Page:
Yesterday the Supreme Court heard oral argument on a case involving juror discrimination. The argument is that the government deliberately discriminates jurors by race; generally striking black jurors from the trials of black defendants. The case before the court is exemplar of the pattern: Georgia v. Timothy Foster. At his murder trial, every black juror was dismissed by the prosecutors. There were 5 potential black jurors on the panel from which his jury was selected, and all were struck with peremptory challenges by the prosecutor. He was convicted and sentenced to death.
However, the Foster case is unique, because over the court of the case winding its way through the appellate system, the prosecutor’s notes were obtained and included in the record. The notes offer substantial evidence that race was the determining factor in striking those jurors, though race neutral reasons were provided to satisfy the minimal legal threshold.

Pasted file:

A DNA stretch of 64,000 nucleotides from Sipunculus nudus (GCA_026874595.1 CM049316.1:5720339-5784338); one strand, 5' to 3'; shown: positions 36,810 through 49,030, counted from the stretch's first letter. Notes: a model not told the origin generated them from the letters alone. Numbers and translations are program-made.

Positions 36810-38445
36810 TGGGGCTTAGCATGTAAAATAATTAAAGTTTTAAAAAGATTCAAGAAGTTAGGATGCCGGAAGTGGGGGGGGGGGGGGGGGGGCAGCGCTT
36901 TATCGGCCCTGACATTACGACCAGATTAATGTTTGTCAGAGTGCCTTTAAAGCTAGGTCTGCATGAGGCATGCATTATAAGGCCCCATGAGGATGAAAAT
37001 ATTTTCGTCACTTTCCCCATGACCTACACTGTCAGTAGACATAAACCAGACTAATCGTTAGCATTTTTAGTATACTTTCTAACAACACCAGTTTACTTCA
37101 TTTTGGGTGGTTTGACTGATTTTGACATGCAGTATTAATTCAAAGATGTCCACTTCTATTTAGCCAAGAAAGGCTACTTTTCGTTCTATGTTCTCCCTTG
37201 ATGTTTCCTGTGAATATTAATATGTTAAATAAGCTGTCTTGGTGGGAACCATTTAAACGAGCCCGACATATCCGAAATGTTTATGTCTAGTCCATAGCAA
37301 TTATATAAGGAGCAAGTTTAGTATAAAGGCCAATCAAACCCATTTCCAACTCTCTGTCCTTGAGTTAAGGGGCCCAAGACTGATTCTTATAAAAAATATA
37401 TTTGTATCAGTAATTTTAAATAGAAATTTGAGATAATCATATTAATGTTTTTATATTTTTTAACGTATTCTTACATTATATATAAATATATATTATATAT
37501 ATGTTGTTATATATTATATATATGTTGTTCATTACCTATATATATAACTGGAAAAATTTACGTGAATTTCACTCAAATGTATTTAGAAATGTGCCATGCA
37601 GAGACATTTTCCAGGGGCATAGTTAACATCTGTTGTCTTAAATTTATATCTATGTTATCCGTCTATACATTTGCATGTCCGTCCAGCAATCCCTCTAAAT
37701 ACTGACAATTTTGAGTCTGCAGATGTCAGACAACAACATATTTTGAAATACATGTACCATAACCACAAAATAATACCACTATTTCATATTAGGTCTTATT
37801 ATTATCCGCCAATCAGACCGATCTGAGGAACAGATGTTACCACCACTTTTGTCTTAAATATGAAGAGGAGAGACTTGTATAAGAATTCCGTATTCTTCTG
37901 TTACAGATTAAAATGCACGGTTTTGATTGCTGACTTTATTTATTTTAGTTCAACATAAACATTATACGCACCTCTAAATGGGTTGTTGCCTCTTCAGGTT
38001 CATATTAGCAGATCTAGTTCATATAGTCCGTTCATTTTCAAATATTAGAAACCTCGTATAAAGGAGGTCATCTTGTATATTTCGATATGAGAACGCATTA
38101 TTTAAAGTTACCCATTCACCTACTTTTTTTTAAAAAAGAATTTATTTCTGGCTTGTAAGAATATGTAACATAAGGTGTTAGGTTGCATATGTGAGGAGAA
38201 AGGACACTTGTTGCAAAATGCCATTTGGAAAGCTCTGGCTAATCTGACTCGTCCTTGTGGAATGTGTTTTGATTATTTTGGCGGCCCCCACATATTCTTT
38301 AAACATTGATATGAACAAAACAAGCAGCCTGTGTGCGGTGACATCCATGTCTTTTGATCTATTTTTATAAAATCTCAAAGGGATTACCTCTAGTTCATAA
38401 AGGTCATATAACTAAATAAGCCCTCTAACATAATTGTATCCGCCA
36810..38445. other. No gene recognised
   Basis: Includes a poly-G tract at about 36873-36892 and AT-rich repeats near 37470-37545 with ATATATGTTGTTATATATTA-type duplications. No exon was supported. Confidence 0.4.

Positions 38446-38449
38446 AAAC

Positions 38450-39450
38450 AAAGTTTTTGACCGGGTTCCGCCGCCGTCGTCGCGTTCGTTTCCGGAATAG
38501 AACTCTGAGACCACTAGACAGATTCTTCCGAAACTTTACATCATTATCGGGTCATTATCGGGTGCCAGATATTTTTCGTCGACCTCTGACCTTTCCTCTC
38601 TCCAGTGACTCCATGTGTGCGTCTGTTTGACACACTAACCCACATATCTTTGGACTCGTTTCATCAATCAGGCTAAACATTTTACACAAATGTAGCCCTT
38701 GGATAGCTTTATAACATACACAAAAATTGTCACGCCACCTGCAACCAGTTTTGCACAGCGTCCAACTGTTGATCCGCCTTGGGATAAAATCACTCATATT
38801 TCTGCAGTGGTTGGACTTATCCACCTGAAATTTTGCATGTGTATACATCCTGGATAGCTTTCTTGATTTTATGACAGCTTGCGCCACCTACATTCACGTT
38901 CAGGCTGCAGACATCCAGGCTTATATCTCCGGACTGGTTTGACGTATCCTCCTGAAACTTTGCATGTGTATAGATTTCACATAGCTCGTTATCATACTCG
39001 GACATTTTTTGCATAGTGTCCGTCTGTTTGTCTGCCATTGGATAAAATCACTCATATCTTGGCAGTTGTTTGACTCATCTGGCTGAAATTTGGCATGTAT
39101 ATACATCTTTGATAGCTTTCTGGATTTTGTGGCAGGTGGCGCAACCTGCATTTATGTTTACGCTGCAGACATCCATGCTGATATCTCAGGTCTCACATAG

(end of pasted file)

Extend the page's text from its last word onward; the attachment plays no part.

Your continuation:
The notes makes this the perfect case to challenge the current procedure, which only requires the prosecutor to state a legally sufficient race-neutral reason when requested by the opposing party, known as a Batson challenge. In practice, the vast majority of Batson challenges are initiated by defense attorneys, almost always after prosecutors strike minority jurors. It remains to be seen what the court will do with the case, but some watchers noted that several justices seemed unhappy with the apparently discriminatory result of the peremptory challenges in the Foster case. Whether the overturn the Batson case and the longstanding peremptory procedure remains to be seen.
If you’re curious, I’d recommend the long article on the subject that the Daily Beast ran a few weeks ago…